U.S. Arms Sales Are Poor Job Creators and Help to Impoverish Recipient Countries

The recent announcement of a nearly $30 billion arms sale to Saudi Arabia was hailed as a hedge against Iranian aggression and as a job creator in the United States. The sale is part of a $60 billion deal over ten years. 84 F-155A fighter jets will be sold in the current deal and 70 F-15 jets now in Saudi Arabia will be refurbished. The Obama administration is estimating the creation of 50,000 jobs as a result of the sale.

Also in the news is the Pentagon’s consideration of the sale of “bunker buster” bombs and other munitions to the United Arab Emirates (UAE). What possible need would the UAE have for a “bunker buster,” except for an implied threat that the UAE will bomb Iran’s underground nuclear facilities if attacked by Iran?

One thing I have not been able to find in the mainstream media’s coverage of these sales is the consensus conclusion of economists who study job creation that military spending is the worst way to create jobs through government spending. Also absent is any mention of President Eisenhower’s warning about the aiding and abetting of the ¬†military-industrial complex.

On the receiving end, those countries to whom we sell arms are compelled thereby to increase the proportion of their resources devoted to the military. We thus help to impoverish these countries. During the Cold War, the United States and the Soviet Union used arms sales to bring the recipient countries to their respective sides in the ideological struggle for world supremacy.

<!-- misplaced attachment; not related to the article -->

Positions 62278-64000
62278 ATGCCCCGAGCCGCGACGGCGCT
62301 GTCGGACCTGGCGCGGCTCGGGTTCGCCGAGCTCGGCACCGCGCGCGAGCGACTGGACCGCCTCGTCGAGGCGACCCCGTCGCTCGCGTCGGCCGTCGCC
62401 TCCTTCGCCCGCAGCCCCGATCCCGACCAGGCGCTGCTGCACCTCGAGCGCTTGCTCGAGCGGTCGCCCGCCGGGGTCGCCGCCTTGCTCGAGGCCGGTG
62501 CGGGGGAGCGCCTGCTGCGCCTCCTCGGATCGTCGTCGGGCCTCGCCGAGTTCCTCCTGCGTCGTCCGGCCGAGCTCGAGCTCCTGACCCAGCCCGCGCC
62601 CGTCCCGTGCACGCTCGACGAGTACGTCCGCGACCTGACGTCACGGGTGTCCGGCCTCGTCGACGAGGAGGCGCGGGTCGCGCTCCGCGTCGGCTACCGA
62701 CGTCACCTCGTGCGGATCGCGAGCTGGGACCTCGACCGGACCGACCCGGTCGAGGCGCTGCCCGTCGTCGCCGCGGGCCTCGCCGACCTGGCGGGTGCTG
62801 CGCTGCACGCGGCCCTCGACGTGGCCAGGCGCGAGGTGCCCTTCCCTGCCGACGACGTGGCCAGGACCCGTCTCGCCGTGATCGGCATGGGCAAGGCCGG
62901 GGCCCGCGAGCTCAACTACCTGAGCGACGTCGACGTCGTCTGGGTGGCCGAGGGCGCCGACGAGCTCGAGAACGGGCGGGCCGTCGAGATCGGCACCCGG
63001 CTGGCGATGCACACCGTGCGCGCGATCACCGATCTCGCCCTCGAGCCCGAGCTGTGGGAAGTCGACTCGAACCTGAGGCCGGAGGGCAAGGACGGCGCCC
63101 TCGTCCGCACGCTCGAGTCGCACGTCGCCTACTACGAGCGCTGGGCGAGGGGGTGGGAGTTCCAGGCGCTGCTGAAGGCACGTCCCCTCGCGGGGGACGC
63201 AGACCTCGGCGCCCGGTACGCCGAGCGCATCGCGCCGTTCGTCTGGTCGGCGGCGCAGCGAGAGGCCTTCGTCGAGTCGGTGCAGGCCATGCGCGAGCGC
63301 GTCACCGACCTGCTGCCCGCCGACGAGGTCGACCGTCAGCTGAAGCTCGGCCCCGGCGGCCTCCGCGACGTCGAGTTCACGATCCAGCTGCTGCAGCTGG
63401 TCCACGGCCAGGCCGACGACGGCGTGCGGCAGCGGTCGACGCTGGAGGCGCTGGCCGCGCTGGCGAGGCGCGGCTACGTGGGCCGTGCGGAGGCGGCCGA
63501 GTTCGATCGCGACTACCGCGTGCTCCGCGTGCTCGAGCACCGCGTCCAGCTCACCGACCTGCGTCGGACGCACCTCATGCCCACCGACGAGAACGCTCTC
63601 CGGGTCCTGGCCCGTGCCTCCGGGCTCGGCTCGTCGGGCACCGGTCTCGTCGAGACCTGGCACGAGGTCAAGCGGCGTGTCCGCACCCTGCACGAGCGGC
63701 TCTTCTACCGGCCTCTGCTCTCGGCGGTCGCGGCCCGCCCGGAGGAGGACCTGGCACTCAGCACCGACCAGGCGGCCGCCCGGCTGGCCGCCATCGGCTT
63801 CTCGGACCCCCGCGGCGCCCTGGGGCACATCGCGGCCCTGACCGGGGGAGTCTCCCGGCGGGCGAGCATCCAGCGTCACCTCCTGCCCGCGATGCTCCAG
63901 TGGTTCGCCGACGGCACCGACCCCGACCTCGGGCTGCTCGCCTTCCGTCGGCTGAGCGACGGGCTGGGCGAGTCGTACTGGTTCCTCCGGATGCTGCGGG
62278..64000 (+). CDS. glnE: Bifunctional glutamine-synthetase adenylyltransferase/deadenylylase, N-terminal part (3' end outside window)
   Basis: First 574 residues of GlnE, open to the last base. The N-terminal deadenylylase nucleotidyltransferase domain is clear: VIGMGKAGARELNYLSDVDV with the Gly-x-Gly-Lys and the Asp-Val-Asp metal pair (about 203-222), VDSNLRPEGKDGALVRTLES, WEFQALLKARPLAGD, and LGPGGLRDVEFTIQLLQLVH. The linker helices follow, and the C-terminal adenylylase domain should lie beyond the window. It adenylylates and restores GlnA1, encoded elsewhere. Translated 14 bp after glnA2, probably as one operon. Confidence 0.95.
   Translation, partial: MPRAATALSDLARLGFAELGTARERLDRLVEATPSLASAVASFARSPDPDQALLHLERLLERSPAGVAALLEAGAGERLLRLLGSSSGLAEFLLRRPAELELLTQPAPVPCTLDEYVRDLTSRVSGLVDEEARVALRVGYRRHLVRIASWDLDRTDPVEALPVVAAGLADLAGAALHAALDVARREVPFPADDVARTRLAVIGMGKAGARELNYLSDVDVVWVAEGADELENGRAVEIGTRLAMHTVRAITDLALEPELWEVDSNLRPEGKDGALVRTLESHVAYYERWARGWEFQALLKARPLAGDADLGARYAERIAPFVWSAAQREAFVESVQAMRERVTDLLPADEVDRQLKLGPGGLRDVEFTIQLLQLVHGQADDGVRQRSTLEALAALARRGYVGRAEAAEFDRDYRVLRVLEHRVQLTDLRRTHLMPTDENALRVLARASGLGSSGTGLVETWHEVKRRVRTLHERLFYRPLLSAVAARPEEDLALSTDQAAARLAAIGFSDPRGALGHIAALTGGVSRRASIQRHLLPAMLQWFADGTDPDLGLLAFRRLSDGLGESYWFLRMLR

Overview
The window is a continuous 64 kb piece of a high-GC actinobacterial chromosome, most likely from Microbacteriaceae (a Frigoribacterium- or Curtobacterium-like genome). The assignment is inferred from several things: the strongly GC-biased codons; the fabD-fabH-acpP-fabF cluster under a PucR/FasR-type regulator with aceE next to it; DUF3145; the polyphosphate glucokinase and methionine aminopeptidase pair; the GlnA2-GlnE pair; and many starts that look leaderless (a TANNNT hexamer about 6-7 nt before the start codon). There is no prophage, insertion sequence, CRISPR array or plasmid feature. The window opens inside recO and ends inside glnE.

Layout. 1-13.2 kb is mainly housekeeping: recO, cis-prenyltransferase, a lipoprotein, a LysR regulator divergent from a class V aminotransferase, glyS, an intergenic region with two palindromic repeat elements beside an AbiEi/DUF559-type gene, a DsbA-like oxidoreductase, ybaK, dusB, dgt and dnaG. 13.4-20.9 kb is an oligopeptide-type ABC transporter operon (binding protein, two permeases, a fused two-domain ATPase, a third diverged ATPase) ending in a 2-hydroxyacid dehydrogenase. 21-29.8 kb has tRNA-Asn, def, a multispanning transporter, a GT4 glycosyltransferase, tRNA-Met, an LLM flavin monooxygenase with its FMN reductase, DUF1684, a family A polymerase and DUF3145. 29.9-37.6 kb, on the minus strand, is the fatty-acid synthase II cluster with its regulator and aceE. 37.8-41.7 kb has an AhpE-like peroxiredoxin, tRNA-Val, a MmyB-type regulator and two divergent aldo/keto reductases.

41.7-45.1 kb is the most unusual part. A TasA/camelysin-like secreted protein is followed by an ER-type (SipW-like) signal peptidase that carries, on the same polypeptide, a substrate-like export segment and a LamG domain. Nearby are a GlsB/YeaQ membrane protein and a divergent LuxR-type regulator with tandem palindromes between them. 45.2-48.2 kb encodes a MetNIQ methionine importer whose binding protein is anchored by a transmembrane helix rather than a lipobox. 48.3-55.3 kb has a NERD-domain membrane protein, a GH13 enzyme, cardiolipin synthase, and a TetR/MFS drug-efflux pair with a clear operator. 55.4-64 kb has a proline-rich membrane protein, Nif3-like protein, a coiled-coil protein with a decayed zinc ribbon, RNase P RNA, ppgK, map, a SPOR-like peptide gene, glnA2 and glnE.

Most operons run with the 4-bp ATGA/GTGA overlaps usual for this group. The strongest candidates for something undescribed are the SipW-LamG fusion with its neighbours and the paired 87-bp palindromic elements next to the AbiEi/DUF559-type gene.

Since the demise of the Soviet Union, the United States has assumed the world lead in arms sales by a big margin. In 2008, the U.S. with $37.8 billion in arms sales controlled 68.4 percent of the global arms market. Italy came in a distant second with $3.7 billion. In sales to “developing nations,” the U.S. controlled 70.1 percent of the market; Russia was far back in second with a 7.8 percent market share.

Since 1970, nearly half of U.S. arms sales have gone to an area containing about one-fifth of the world’s population. Sales to the Near East and South Asia go to countries where the leaders are heavily armed and the people have little say in the election of their leaders. So in addition to distributing weapons of war more widely in the world, the United States is tarnishing any image it wishes to present as expanding the reach of representative government in the world.

Those who voted for Barack Obama for president, at least in part because he would reduce the prevalence of military arms in the world, should find his embrace of arms sales as yet another reason to be disappointed in his presidency.




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